In Latin the term is ex opere operato: “From the work accomplished.”  That means that the sinfulness of the priest does not diminish the sanctity of the sacraments.  God’s love and mercy are so great that nothing can take away from his holiness, including a foolish priest, who is in persona Christi capitis.  That means the priest stands in the person of Christ.  In fact, the priest is a “scapegoat,” the one who takes the hit for others who come seeking God’s grace and his forgiveness.  The priest absorbs the sins and fears of the people and takes them directly to God who provides more grace for the sacramental journey.

In seminary I had a classmate from New York, the class clown, who worked as a federal agent before he became a priest.  He protected presidents and senators from terrorists and assassins.  If something happened, it was his job to jump in front of the big-shot and take the bullet.  Now he is a priest but his responsibility is no less dangerous than when he was a federal agent.  The priest takes the hit for his people, sacrifices himself as did Christ, who drove away the wolves to save the sheep.

John Paul the Great served as the shepherd of the universal church for more than two decades.  He taught the past two generations of men how to be priests, and he wrote a book based on the prophecies of Jeremiah and the priesthood, titled, Pastores Dabo Vobis, “I Will Give You Shepherds.”  The new people of God, our Church, will always have pastors to guide them.  As priests we all have various talents that we use in our ministries.  God promises his people that he will never leave them without shepherds to gather and guide them.  “I will appoint shepherds over them who will care for them so that none get lost.”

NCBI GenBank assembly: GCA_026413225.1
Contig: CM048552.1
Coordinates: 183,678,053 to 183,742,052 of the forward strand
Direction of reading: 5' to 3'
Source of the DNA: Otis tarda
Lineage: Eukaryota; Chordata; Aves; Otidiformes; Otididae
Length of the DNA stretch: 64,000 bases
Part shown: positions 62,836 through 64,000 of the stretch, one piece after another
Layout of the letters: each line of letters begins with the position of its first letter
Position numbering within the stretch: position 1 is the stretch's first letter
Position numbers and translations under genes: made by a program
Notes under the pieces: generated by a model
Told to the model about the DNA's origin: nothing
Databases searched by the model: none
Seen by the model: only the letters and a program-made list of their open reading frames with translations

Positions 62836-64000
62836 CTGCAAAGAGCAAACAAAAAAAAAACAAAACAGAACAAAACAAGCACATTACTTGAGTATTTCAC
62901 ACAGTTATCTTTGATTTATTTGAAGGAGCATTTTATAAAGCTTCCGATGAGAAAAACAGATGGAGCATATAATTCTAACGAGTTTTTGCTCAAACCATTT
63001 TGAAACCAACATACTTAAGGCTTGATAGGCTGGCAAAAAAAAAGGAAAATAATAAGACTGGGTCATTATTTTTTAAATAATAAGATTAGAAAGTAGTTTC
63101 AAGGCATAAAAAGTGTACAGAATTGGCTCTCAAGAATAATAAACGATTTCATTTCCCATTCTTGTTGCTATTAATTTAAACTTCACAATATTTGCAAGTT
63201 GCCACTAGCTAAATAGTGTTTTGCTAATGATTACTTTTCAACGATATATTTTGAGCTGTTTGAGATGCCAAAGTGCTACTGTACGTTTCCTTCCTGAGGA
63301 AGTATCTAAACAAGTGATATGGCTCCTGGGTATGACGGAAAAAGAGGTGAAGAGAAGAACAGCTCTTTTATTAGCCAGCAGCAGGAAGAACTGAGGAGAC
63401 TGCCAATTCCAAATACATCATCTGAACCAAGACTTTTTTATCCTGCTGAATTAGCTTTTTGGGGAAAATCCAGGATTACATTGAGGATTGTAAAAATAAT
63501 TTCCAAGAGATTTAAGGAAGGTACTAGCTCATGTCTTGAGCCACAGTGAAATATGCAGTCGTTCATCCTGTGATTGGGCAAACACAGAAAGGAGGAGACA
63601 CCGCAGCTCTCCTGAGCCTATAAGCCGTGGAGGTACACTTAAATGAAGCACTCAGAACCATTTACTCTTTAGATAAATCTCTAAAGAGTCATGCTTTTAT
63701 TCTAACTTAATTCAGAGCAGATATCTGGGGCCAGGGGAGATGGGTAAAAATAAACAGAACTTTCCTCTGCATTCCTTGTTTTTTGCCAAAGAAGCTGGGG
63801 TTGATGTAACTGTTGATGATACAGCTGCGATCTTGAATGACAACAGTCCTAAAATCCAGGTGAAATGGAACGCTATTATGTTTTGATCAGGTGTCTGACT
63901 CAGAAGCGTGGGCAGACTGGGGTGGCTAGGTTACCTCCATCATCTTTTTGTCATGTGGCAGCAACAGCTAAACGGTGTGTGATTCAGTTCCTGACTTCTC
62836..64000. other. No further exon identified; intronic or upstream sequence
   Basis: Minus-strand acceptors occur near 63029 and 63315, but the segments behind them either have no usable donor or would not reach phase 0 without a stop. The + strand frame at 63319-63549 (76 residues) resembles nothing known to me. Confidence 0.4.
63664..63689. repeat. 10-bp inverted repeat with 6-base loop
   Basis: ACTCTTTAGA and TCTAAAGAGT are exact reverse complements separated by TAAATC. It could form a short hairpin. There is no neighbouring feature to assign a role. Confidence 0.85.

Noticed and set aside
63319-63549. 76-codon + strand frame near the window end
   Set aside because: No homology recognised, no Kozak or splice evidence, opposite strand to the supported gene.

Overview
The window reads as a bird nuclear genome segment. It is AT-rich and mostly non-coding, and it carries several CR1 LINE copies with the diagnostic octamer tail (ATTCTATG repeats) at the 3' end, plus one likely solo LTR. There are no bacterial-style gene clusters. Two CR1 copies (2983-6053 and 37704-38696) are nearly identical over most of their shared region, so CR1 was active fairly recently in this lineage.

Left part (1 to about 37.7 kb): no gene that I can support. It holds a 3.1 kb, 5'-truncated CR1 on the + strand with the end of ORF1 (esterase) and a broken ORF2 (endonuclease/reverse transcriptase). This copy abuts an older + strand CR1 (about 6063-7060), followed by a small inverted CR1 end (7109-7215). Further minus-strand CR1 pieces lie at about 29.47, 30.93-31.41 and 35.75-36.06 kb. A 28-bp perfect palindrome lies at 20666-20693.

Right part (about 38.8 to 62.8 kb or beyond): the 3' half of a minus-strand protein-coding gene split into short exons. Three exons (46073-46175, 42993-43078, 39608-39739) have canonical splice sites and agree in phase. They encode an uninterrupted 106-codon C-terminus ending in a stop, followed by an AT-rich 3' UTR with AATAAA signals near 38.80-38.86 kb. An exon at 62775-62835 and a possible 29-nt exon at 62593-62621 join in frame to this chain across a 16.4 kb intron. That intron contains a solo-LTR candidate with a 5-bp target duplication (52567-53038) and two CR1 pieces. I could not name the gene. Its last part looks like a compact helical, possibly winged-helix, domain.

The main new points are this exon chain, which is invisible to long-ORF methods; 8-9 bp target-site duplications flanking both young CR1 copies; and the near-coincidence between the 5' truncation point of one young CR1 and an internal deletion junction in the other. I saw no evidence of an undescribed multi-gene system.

Our Church today continually experiences the twenty-first version of the prophecy of Jeremiah who makes God present through revelation.  Jesus Christ himself is the great high priest, the living, supreme, and definitive fulfillment of God’s promise from of old.  The Twenty-Third Psalm remains so popular today because it speaks of a brave heart who knows that they are protected by God.  “Even though I walk through the valley of the shadow of death, I fear no evil; you are with me” (23:1, 4a).

That bell that Monsignor Ryan heard when he was a boy continues to sound its tone today as God calls men and woman to service in the Church in various ways.  This Church that God founded on the apostles is the same one he promised Jeremiah.  The priests follow the same lineage, traceable to its origin, Jesus Christ the Great High Priest, the Word that transcends humanity.

[i] New York Times, July 17, 2012

[ii] Center for the Applied Research of the Apostolate

[iii] Democrat & Chronicle, Rochester, NY

Father Cordani was ordained to the priesthood in 2011. He holds an MFA in Writing from the Vermont College of Fine Arts and an MDiv from Pope Saint John XXIII National Seminary. He has written for Our Sunday Visitor, the National Catholic Register, and Columbia Magazine. Follow him on Facebook at https://www.facebook.com/tucker.cordani and Twitter @tuckercordani